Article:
To access turn-by-turn Navigation, open the Google Maps app on Android or iPhone and get directions to a location. Then simply touch the Navigation icon to hear voice-guided directions, complete with lane guidance. (Of course, don’t forget to enable GPS on your device to use Navigation.) For more information on navigation and lane guidance, see our help page.

Safe travels!

Explore the haunted corners of Europe….if you dare

Something wicked this way comes… Whether you’re a trio of witches back from the dead or just a trick-or-treater, chances are you’re hitting the streets (or riding a broom!) on Halloween night. For those looking for an extra fright, take a tour of spooky places from around the world on Google Maps.

Start in 19th century Paris. While cheery guests listen to the beautiful arias at the Opéra Garnier, a dreary lake lies beneath the streets. Floating above the silent water, a phantom lurks. Are your eyes playing tricks on you... or is that a cloaked figure looming in the shadows?

For the holiday, we've also just released some new imagery in Italy, Romania and Czech Republic. Start with Italy's premier witchcraft museum, the Museo della Stregoneria di Triora.

Continue onto Slovakia and the Čachtický hrad, a castle where Elizabeth Báthory, a countess from the renowned Báthory family, lied. Stories describe her vampire-like tendencies (most famously the tale that she bathed in the blood of young servant girls who she killed - to retain her youth).

Conclude with the spookiest site of them all in Romania - Dracula's own Bran Castle. The Dracula's Castle was built on the edge of the Bran Pass and nowadays lures guests worldwide who wish to partake in the legend of the Count Dracula.

If these spooky spots whet your appetite for fear, get up close with some of the most frightful locations in Google Maps Gallery and find ghouls and goblins in haunted houses around the world. If you’re looking for a laugh instead of a scream, take a hayride through your local corn maze, find the perfect jack-o-lantern at your neighboring pumpkin patch, and scout the best trick-or-treat routes near you.

Now get your cauldrons bubbling and monsters mashing because after all, this is Halloween!

Street View arrives in Luxembourg

Luxembourg is the heart of Europe and boasts an above average number of beautiful sites, from the medieval Grund neighborhood in the capital to the ridges of the Moselle River and the sparkling modern Kirchberg center for European Union buildings. And now, thanks to Street View in Google Maps anyone, anywhere can visit these sites from their desktop computer or mobile device.

Viewers can access images taken at street level in two ways, either by dragging the "Pegman" character, located at the bottom right of the map, onto a place highlighted in blue, or by clicking a spot on the map and selecting Street View in the top left of the display window that pops up.

Street View offers myriad benefits. Check what looks like a restaurant before going there; find a place to park the car before you leave the house to go shopping; arrange a meeting point in an unfamiliar location; or help your kids bring their geography studies to life! If you are interested in buying a home, you can explore the area with a few clicks of a mouse; people in wheelchairs can figure out whether places have sufficient access before making a trip.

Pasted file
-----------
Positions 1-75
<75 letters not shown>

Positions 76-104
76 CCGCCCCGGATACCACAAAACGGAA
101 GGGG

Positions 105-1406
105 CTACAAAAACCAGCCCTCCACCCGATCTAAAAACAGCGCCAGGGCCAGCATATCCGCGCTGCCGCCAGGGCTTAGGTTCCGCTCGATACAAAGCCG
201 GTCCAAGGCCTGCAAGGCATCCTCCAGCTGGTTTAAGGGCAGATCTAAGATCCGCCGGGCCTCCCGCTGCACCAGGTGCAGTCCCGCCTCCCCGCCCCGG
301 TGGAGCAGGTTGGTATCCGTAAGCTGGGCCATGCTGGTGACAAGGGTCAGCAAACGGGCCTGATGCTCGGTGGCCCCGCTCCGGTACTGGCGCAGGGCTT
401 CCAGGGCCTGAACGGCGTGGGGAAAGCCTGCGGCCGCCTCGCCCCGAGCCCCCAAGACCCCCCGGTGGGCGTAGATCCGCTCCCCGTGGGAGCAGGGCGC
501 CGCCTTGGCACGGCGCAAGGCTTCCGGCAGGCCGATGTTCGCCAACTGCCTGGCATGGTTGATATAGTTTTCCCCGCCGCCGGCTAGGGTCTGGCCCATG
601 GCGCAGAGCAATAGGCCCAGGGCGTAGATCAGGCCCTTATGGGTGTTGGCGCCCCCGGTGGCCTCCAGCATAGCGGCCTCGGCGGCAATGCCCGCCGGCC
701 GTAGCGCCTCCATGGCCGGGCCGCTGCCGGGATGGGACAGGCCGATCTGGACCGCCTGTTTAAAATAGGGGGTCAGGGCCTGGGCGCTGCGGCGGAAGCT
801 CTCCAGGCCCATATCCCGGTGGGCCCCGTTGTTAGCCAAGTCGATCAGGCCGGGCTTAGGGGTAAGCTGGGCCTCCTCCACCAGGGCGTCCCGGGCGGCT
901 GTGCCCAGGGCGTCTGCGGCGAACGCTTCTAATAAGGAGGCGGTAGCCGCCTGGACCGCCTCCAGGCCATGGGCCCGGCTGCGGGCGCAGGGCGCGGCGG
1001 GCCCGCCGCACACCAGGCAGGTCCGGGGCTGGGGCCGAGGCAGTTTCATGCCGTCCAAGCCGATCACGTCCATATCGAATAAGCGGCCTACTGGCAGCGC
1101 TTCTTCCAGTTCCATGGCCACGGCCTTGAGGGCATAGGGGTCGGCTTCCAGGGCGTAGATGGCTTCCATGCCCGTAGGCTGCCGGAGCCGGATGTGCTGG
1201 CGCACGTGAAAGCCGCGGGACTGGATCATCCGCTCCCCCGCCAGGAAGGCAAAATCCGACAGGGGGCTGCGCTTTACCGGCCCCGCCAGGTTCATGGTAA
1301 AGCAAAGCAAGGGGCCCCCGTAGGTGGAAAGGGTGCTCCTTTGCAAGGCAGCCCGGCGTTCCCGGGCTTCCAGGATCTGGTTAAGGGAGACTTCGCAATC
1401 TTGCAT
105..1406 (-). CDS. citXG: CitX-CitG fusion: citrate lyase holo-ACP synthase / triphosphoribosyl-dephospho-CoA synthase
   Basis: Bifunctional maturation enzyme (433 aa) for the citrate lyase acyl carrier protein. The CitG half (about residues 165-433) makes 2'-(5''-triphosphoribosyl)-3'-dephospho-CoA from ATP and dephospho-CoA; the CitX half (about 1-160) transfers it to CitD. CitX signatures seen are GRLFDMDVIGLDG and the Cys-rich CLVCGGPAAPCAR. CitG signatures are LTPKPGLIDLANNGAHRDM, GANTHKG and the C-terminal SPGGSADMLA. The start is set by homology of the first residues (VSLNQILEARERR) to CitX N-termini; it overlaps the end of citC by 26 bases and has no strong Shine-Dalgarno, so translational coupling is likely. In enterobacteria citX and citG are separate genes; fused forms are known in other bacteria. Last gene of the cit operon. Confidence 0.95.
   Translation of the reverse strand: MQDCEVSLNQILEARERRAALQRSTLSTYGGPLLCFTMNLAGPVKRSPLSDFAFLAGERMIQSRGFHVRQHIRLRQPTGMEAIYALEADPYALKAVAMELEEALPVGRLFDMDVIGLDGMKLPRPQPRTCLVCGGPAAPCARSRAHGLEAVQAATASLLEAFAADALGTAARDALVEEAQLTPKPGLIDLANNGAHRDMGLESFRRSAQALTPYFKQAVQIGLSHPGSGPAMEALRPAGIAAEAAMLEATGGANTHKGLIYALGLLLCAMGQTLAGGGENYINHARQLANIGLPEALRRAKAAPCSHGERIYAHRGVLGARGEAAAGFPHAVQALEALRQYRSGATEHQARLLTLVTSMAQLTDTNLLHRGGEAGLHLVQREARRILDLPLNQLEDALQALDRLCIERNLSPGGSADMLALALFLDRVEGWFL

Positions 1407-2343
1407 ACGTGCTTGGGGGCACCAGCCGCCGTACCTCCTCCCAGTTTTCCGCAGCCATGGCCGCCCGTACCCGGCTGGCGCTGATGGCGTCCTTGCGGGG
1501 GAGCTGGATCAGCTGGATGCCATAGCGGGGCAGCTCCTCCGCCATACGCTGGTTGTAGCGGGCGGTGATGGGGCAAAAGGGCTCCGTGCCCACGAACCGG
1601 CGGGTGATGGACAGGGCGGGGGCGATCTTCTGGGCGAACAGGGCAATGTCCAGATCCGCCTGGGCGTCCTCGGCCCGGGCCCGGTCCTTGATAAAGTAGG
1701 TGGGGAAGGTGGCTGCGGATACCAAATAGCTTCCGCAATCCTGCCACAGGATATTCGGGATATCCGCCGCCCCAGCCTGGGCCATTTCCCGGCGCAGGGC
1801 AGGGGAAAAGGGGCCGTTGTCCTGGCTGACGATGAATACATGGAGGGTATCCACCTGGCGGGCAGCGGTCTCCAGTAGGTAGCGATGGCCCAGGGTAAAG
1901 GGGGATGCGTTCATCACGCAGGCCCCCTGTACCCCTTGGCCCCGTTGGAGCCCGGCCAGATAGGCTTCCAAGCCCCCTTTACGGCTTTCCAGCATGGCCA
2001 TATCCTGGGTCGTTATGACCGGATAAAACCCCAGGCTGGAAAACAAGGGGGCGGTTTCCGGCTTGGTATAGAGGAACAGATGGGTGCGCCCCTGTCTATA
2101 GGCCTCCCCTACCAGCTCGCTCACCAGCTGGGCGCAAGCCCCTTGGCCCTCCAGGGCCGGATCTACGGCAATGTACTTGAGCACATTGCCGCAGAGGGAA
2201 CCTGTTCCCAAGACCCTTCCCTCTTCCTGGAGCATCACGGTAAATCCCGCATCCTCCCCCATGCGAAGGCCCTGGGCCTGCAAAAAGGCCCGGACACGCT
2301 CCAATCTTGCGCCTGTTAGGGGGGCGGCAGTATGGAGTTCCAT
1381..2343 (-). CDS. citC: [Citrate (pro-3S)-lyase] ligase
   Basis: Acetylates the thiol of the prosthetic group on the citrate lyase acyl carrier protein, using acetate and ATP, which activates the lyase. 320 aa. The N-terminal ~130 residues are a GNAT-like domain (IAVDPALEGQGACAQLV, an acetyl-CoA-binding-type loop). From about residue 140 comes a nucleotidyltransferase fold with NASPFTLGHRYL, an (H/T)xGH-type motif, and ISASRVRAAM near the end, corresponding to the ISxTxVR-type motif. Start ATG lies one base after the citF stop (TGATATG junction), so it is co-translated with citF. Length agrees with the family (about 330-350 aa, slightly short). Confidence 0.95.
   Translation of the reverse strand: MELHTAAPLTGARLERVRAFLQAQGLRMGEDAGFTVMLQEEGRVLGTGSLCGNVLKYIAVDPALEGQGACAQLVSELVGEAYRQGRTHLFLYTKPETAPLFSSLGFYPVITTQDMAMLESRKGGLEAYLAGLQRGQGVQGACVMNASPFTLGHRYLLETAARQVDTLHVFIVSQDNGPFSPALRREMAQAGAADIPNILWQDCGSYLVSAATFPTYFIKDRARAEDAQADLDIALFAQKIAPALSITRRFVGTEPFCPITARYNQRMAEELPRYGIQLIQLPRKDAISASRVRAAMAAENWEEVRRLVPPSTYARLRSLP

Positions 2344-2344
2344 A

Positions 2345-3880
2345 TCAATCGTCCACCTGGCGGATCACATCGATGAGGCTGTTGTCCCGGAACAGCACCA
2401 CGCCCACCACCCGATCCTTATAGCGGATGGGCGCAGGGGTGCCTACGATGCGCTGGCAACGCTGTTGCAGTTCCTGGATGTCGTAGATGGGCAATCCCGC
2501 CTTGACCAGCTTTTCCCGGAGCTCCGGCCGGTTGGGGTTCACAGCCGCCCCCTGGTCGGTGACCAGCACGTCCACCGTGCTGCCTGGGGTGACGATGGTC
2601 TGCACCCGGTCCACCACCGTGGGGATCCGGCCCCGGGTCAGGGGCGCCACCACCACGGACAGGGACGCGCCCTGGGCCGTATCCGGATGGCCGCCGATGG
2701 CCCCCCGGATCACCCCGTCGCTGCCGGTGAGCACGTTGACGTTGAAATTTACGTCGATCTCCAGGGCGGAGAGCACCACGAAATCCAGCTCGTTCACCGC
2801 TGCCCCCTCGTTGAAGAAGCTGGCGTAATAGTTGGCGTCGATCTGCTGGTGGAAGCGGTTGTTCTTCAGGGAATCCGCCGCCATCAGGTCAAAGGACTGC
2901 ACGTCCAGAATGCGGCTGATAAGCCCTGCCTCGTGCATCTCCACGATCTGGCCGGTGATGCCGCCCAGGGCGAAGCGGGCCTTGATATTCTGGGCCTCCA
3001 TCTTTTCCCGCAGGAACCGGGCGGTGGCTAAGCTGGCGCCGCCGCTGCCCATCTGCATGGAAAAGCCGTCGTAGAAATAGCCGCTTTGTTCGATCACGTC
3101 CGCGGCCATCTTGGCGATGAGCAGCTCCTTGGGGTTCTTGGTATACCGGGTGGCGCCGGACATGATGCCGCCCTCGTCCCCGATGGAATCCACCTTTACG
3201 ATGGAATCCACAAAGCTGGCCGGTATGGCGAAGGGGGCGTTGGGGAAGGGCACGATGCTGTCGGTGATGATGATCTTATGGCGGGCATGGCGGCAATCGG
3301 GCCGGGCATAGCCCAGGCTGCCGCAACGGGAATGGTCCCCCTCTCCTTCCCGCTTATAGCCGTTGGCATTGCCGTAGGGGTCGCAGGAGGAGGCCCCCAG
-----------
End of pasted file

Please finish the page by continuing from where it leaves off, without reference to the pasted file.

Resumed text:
Street View is all about making Google Maps more useful, comprehensive and interesting for people, and we’re delighted people can now discover all that Luxembourg has to offer.

Denmark’s "Borgen" goes live on Street View

After scaling Swiss mountains and roaring along the new Sochi Formula One race track in recent weeks, StreetView has broken new ground in Europe by launching collection of one of the world’s most interesting political monuments - going inside the Danish parliament Borgen. Our cameras combed the Copenhagen icon’s halls and brought its extensive art collection to the world on our Art Project.

Since the 15th century, the address in the center of Copenhagen has been home to various castles and palaces which ruled the Danish Kingdom, regardless of whether the power was executed by hereditary kings or elected politicians.

Its most famous occupant, arguably, is the cool modern Prime Minister Birgitte Nyborg. She is not a real politician, but the fictional Prime Minister played by actress Sidse Babett Knudsen in the popular Danish political TV series "Borgen." All of us now get the possibility to enjoy the same view as the politicians speaking at the podium. Look closely and you might even find the secret stock of the licorice hidden behind the parliament chairman’s desk.

This project required 18 months of hard work. Credit first goes to Liberal MP Michael Aastrup Jensen, who suggested to the Parliament that the Parliament itself should open up to the world. Negotiations followed with the local copyright association to secure rights to film the Parliament art collections. Some 89 pieces are showcased in the Art Project exhibition. Talks also were needed with the security services to win their approval.

In the end, everyone saw the benefits of putting Borgen online. Please enjoy and explore.